Even as a police SWAT team moved in to stop a gunman killing and wounding worshippers at a Pittsburgh synagogue, medical first responders were likewise rushing toward the gunfire to help the injured.
Two first responders -- both members of Pittsburgh's Emergency Medical Services -- talked with CNN's Anderson Cooper Monday night, describing the "chaotic" scene Saturday at Pittsburgh's Tree of Life synagogue, where 11 people were killed and six others wounded.
Lenny Weiss, an emergency medicine doctor with the University of Pittsburgh Medical Center, and EMS crew chief Mark Pinchalk recounted how they found themselves working in the frantic life-and-death moments of what the Anti-Defamation League.describes as the deadliest anti-Semitic attack in US history.
As a rampage raged
Weiss lives near the synagogue and told Cooper that he was alerted to the ongoing rampage first-hand. The staccato sound of gunfire jarred him from sleep.
"I woke up with what I thought was construction (noise), realized it was automatic weapon fire," Weiss said. After calling EMS dispatch he quickly went outside and saw his colleagues taking formation in neighboring yards.
Meantime Pinchalk had responded to a call for help and took operational command of the EMS efforts, forming a rescue task force of police and paramedics to move into what was still an active-shooter scene.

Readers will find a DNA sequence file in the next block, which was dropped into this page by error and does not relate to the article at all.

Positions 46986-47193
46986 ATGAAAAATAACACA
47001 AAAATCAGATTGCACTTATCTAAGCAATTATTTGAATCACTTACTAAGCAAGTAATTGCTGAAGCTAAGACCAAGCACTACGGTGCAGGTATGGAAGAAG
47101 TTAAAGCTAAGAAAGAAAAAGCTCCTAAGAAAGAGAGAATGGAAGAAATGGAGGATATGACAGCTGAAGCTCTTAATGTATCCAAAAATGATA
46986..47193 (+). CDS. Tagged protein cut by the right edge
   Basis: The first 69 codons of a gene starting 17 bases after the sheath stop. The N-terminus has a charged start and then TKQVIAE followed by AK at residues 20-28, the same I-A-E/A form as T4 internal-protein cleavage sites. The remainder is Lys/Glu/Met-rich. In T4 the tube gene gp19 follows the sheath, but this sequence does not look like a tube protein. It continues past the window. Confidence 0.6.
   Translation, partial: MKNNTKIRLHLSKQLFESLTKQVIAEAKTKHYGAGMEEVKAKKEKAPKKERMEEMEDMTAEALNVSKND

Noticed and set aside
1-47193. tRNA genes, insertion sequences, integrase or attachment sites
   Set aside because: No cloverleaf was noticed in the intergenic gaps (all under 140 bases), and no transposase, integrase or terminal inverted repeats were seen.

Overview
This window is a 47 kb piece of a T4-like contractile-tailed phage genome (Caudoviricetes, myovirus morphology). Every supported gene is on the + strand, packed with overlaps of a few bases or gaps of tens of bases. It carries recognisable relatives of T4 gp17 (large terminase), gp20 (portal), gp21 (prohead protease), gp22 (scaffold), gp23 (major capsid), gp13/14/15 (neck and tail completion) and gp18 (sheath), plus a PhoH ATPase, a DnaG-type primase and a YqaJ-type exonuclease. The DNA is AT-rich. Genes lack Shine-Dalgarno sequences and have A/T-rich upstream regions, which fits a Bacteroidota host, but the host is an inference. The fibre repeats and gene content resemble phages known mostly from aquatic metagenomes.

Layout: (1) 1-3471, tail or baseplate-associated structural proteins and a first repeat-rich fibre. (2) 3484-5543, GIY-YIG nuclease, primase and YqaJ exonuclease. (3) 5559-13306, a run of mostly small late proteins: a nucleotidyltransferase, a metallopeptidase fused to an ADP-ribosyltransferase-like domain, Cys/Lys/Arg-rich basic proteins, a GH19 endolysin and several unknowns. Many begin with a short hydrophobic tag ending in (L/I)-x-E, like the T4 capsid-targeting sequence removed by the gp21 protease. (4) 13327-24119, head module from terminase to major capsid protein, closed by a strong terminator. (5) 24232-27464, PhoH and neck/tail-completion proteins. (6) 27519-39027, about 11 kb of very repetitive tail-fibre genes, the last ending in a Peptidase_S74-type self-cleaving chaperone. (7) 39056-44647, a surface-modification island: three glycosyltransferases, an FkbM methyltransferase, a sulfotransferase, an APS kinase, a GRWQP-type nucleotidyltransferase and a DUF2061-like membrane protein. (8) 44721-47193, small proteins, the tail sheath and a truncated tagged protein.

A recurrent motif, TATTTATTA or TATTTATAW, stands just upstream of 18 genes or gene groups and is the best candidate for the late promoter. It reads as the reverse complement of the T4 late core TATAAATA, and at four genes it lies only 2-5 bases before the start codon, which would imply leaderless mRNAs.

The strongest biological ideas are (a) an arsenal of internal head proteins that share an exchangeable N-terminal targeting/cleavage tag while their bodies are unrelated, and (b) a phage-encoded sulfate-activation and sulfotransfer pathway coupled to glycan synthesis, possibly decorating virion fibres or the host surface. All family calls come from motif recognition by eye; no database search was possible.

He said Weiss wanted to go in but was sent back as he was without ballistic protection. The physician instead established a command post just down the block to organize logistics.
'Chaotic' scene countered by training
Pinchalk's team of police and paramedics started moving to where casualties were believed to be.
"It was chaotic but we've been doing a lot of training on this, for this contingency, the last two years," he said.
"Our tactical medics attached to SWAT were actually the first ones in and started finding deceased, unfortunately. We found a couple of live victims that they treated very aggressively and extracted from the building.
"They worked their way to the third floor (of the synagogue) with the SWAT team and when SWAT came under fire and had a couple of casualties our tactical medics called us up for additional support so we moved in and they handed off the patients to us. We started treating and working on evacuating them," he said.
The suspect becomes an EMS subject
The alleged gunman, who authorities said surrendered to police after suffering injuries in the shootout, was treated by those who had rushed to the scene to aid his victims.
"After he surrendered we did have to provide care to him. It was a little hard for some of our younger guys. Legally, morally we have to provide the same standard of care to him as we do anybody else," Pinchalk said.
The suspect, identified as 46-year-old Robert Bowers, was treated at a hospital and released for a court appearance Monday. Four police officers were also injured, with two still receiving hospital treatment Monday.
Despite the horror of the situation, both first responders praised the sense of community it had provoked.
"I think everyone's rallying -- I know people from the public safety community have been calling us up, providing us support and in the community here too I think everyone's formed a pretty tight bond around us," Pinchalk said.
"We are a very strong, peaceful, diverse community here. The biggest thing is when something happens we are ready to respond. We have physicians, we have medical professionals, paramedics that are highly trained to deal with these situations," Weiss commented.
"It's just a shame that we would ever to use this anywhere in our country let alone our town, our neighborhood," he said.
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